Last year’s International Mountain Bicycling Association World Summit is a prime example of the latter. It will not be an annual event or continual revenue stream for the city. Its economic impact, though significant at $273,830, is not on the level of some of the region’s largest events. However, Griffith said the IMBA event was unique in terms of the attention it brought to the area in general and also as a mountain biking hub.

Requests have been made for Bentonville in 2018 to host the IMBA Uprising women’s biking summit and the National Interscholastic Cycling Association National Conference, in addition to a high-profile event for Public Land Solutions, a Utah-based nonprofit which advocates for recreation planning. Those doors were opened because organizers attended IMBA last year, Griffith said.

One movie producer who attended the 2016 Bentonville Film Festival was inspired to use the town as the setting for his next project. He recently wrapped filming on the family movie, SkipStone Pictures’ F.R.E.D.I., in Northwest Arkansas. Griffith said other independent films and TV series have looked at Bentonville for potential shoots, and the city will continue to build up the services it needs to accommodate the industry.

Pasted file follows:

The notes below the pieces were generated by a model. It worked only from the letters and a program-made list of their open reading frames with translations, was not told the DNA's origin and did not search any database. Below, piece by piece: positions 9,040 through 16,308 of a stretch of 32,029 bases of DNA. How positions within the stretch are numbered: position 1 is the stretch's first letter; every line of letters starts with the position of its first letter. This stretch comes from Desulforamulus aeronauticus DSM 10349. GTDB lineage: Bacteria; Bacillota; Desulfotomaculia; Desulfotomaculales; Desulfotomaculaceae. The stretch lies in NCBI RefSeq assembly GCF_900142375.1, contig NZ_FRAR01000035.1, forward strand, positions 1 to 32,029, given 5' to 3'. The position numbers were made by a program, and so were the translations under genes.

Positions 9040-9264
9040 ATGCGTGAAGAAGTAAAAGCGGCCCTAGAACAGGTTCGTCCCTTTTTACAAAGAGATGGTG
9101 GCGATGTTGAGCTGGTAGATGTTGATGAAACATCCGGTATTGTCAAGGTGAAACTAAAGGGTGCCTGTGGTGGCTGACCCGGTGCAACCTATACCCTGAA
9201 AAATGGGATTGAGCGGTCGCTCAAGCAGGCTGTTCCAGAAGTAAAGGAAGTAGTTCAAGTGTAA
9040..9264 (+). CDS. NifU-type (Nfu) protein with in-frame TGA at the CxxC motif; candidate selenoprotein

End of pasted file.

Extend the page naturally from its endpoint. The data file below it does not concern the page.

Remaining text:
“The nice thing about BFF is that it creates this atmosphere that we’re very interested in and welcoming to the film industry,” Griffith said.

At the same time, this year’s film festival had a tangible economic impact on the community of about $1.3 million, according to Visit Bentonville, though Griffith called the estimate “very conservative” and based mostly on hotel stays and other related metrics, since much of the event was not ticketed. It also doesn’t count the money organizers spent within the community on goods and services to put on the event.

The festival’s organizers estimate the impact of the 2017 event to be about $7.5 million. About 73,000 attended the festival, and 80% of participants were from Northwest Arkansas, according to organizers.

In terms of investment, the city helped with marketing and advertising for this year’s Bentonville Film Festival to the tune of $18,000, Griffith said. However, the organizers footed the bill for most other major facets of the operation, including added services from the police and fire departments.

In Fayetteville, the rule of thumb is that if an event is run by a nonprofit, the city will absorb the cost of added security and other accommodations, said Susan Norton, director of communications for the city. For-profit events like the Joe Martin Stage Race, for example, pay their own, as does the University of Arkansas for football and basketball games.

Bikes, Blues & BBQ, run by a nonprofit, is the exception to the rule. For years, the city did not charge the organizers for the large-scale operation of closing off roads and police overtime for multiple days, but now the city splits the cost with the Bikes, Blues & BBQ organization. Last year, overtime costs for police officers was about $34,600, so organizers and the city each paid about $17,300, Norton said.